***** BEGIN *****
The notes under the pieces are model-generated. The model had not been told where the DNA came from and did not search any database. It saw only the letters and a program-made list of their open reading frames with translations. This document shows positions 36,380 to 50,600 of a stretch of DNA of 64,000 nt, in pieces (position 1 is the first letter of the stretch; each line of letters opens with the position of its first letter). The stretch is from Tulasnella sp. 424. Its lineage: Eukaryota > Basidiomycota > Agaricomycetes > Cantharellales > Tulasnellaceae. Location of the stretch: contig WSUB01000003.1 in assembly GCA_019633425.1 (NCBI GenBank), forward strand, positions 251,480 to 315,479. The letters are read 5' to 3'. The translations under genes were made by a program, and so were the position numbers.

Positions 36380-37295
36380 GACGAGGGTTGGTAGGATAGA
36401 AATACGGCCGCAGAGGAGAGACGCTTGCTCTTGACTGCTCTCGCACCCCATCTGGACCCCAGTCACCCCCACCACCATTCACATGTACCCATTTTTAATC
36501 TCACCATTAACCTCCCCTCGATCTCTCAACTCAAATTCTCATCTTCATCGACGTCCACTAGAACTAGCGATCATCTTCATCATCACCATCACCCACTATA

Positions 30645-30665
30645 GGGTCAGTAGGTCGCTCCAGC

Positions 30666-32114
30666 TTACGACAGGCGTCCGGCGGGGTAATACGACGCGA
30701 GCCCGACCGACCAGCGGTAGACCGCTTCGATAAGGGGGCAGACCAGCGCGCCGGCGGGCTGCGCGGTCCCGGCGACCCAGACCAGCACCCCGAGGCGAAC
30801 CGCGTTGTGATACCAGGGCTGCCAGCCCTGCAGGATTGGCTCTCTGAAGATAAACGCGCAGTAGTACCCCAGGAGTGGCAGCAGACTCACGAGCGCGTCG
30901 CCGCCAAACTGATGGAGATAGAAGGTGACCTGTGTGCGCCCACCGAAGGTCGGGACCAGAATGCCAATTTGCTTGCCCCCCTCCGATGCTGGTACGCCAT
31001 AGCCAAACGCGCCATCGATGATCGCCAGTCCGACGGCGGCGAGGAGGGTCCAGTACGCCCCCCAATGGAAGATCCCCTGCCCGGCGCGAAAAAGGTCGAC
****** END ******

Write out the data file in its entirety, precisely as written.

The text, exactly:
The notes under the pieces are model-generated. The model had not been told where the DNA came from and did not search any database. It saw only the letters and a program-made list of their open reading frames with translations. This document shows positions 36,380 to 50,600 of a stretch of DNA of 64,000 nt, in pieces (position 1 is the first letter of the stretch; each line of letters opens with the position of its first letter). The stretch is from Tulasnella sp. 424. Its lineage: Eukaryota > Basidiomycota > Agaricomycetes > Cantharellales > Tulasnellaceae. Location of the stretch: contig WSUB01000003.1 in assembly GCA_019633425.1 (NCBI GenBank), forward strand, positions 251,480 to 315,479. The letters are read 5' to 3'. The translations under genes were made by a program, and so were the position numbers.

Positions 36380-37295
36380 GACGAGGGTTGGTAGGATAGA
36401 AATACGGCCGCAGAGGAGAGACGCTTGCTCTTGACTGCTCTCGCACCCCATCTGGACCCCAGTCACCCCCACCACCATTCACATGTACCCATTTTTAATC
36501 TCACCATTAACCTCCCCTCGATCTCTCAACTCAAATTCTCATCTTCATCGACGTCCACTAGAACTAGCGATCATCTTCATCATCACCATCACCCACTATA

Positions 30645-30665
30645 GGGTCAGTAGGTCGCTCCAGC

Positions 30666-32114
30666 TTACGACAGGCGTCCGGCGGGGTAATACGACGCGA
30701 GCCCGACCGACCAGCGGTAGACCGCTTCGATAAGGGGGCAGACCAGCGCGCCGGCGGGCTGCGCGGTCCCGGCGACCCAGACCAGCACCCCGAGGCGAAC
30801 CGCGTTGTGATACCAGGGCTGCCAGCCCTGCAGGATTGGCTCTCTGAAGATAAACGCGCAGTAGTACCCCAGGAGTGGCAGCAGACTCACGAGCGCGTCG
30901 CCGCCAAACTGATGGAGATAGAAGGTGACCTGTGTGCGCCCACCGAAGGTCGGGACCAGAATGCCAATTTGCTTGCCCCCCTCCGATGCTGGTACGCCAT
31001 AGCCAAACGCGCCATCGATGATCGCCAGTCCGACGGCGGCGAGGAGGGTCCAGTACGCCCCCCAATGGAAGATCCCCTGCCCGGCGCGAAAAAGGTCGAC